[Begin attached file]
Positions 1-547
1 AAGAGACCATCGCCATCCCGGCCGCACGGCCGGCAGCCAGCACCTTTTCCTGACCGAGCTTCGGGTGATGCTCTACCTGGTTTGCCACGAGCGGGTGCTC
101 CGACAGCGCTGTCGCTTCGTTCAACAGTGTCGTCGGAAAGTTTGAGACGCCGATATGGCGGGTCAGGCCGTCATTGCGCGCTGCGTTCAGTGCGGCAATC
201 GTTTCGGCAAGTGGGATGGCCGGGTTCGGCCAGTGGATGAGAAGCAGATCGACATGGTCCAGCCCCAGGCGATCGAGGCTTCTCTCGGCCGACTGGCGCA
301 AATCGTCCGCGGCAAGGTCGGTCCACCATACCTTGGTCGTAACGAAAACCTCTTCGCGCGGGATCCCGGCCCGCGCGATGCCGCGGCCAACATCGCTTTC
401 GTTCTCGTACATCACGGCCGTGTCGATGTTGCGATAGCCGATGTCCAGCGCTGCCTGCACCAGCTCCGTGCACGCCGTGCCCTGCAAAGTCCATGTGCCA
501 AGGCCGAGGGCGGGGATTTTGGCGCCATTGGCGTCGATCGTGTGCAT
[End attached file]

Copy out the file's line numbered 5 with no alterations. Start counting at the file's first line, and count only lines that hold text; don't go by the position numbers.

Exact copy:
301 AATCGTCCGCGGCAAGGTCGGTCCACCATACCTTGGTCGTAACGAAAACCTCTTCGCGCGGGATCCCGGCCCGCGCGATGCCGCGGCCAACATCGCTTTC